Tag Archives | Bradley Manning
Perhaps as a return favor for posting bail for him, Julian Assange has given veteran British journalist John Pilger an exclusive interview. It will appear in the print edition of New Statesman, but some choice excerpts are on the New Statesman site:
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… On Bradley Manning, the US soldier accused of leaking diplomatic cables to WikiLeaks, Assange says: “I’d never heard his name before it was published in the press.” He argues that the US is trying to use Manning – currently stuck in solitary confinement in the US – to build a case against the WikiLeaks founder:
“Cracking Bradley Manning is the first step,” says the Australian hacker. “The aim clearly is to break him and force a confession that he somehow conspired with me to harm the national security of the United States.”…
Yesterday, Assange’s lawyers warned that if he is extradited to America he could face the death penalty – for embarrassing the leaders of the US government.
Al Jazeera reports:
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The United Nations is looking into a complaint on behalf of a US soldier who is said to have been mistreated while held since May in US army custody pending trial.
Bradley Manning, an army private suspected of giving classified documents to WikiLeaks, the whistleblower website, is being held in solitary confinement at a Marine Corps base in Quantico, Virginia, and faces a court martial sometime in 2011.
The office of Manfred Nowak, the UN special rapporteur on torture in Geneva, received a complaint from one of Manning’s supporters alleging conditions amount to torture. Visitors say he spends at least 23 hours a day alone in a cell.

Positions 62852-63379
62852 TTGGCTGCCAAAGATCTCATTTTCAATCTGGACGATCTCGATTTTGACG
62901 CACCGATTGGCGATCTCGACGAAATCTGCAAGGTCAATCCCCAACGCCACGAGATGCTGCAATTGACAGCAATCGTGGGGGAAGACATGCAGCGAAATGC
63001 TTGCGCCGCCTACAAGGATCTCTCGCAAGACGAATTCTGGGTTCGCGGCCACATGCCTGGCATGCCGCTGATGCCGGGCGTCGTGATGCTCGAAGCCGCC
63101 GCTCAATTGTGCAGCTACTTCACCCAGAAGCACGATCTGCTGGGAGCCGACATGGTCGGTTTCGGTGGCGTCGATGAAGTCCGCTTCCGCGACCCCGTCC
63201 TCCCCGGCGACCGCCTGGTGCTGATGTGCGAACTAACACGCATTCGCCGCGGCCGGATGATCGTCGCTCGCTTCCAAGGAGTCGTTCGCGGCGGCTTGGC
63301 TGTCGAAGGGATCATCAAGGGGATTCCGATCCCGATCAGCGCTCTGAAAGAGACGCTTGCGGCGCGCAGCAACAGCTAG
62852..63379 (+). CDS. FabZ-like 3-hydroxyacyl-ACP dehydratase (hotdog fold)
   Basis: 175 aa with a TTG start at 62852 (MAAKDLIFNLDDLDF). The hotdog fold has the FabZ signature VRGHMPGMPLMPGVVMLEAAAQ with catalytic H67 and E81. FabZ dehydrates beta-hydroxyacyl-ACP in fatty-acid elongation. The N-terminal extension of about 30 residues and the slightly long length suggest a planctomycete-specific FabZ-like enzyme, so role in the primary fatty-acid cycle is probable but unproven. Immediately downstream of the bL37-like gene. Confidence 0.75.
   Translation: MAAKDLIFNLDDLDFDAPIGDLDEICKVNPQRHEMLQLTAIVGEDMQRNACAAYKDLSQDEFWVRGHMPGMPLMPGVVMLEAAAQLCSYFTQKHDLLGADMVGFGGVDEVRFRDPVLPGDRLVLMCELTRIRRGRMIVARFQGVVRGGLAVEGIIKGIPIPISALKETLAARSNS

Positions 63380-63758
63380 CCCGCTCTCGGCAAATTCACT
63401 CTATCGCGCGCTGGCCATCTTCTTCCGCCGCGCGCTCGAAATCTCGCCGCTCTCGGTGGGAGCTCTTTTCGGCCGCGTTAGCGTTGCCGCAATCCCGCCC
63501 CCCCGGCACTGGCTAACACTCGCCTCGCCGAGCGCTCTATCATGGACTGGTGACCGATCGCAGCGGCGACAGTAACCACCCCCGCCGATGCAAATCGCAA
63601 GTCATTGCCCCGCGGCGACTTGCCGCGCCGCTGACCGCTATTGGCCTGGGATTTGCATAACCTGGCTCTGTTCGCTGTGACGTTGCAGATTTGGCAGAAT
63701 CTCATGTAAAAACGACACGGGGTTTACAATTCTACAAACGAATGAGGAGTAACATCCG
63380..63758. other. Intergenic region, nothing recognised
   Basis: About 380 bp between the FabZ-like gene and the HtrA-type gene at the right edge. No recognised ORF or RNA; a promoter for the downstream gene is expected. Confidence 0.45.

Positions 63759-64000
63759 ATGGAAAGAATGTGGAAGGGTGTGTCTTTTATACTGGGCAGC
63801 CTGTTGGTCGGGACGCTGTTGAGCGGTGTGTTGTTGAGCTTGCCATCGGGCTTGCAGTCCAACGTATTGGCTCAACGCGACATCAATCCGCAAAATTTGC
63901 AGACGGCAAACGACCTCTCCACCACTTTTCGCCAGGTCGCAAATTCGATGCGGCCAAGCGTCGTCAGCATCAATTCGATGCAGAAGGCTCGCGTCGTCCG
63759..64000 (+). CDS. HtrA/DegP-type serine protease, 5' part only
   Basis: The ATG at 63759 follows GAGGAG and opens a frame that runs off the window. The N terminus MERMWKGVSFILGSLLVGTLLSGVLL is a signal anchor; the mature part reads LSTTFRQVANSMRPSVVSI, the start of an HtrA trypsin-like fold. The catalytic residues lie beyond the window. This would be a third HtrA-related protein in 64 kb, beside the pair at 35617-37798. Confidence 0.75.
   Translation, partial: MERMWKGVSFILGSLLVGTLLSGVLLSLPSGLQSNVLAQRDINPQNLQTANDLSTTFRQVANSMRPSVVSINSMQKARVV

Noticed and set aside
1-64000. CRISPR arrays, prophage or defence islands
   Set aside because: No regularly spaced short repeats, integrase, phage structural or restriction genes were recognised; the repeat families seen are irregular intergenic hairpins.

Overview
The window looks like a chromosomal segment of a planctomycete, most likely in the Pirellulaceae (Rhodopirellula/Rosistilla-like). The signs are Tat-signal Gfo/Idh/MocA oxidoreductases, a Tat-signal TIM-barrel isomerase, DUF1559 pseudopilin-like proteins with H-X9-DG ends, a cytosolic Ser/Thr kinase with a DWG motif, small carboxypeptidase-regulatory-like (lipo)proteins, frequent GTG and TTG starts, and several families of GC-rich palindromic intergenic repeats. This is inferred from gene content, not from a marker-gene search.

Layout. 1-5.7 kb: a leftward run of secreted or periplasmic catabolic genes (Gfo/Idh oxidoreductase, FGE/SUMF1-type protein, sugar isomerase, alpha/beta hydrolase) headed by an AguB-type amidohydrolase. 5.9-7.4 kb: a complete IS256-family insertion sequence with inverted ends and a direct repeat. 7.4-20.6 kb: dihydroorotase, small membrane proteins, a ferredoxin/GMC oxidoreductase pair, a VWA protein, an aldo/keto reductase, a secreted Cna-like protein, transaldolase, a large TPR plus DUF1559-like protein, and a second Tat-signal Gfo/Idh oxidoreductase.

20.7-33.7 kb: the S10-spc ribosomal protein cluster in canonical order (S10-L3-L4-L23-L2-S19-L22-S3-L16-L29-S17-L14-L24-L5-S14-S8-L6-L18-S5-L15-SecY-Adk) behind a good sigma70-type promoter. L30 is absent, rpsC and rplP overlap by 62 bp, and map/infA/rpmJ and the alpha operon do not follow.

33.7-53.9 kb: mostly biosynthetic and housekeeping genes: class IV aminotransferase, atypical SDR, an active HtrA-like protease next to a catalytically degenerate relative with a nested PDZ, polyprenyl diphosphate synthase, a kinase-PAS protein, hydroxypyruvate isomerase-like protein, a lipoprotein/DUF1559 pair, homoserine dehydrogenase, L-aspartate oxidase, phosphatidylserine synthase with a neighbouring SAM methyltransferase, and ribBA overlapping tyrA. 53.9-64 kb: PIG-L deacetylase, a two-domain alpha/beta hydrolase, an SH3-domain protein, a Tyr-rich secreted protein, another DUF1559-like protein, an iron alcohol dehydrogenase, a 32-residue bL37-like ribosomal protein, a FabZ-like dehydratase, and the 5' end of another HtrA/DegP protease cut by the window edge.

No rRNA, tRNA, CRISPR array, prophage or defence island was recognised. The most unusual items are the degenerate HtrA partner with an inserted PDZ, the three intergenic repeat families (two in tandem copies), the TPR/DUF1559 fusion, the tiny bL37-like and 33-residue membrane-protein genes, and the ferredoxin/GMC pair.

The UN could ask the US to stop any violations it finds. However, the Pentagon has denied mistreating Manning.
A Marine Corps spokesman says the military is keeping Manning safe, secure and ready for trial.
Manning was charged in July with leaking classified material, including a video posted by WikiLeaks of a 2007 US Apache helicopter attack in Baghdad that killed a Reuters news photographer and his driver.
Here’s what America has in store whistle-blowers — Despite not being charged with a crime, 22-year-old Army private and alleged WikiLeaker Bradley Manning has spent the past seventh months imprisoned under some of the most extreme, brutal conditions possible: total isolation for 23 hours a day, every day, while being dosed with antidepressants to prevent his mind from snapping. Salon takes a look at Bradley’s background and his current fate, which it says is undoubtedly torture:
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Bradley Manning, the 22-year-old U.S. Army Private accused of leaking classified documents to WikiLeaks, has never been convicted of that crime, nor of any other crime. Despite that, he has been detained at the U.S. Marine brig in Quantico, Virginia for five months — and for two months before that in a military jail in Kuwait — under conditions that constitute cruel and inhumane treatment and, by the standards of many nations, even torture.
Interviews with several people directly familiar with the conditions of Manning’s detention, ultimately including a Quantico brig official (Lt.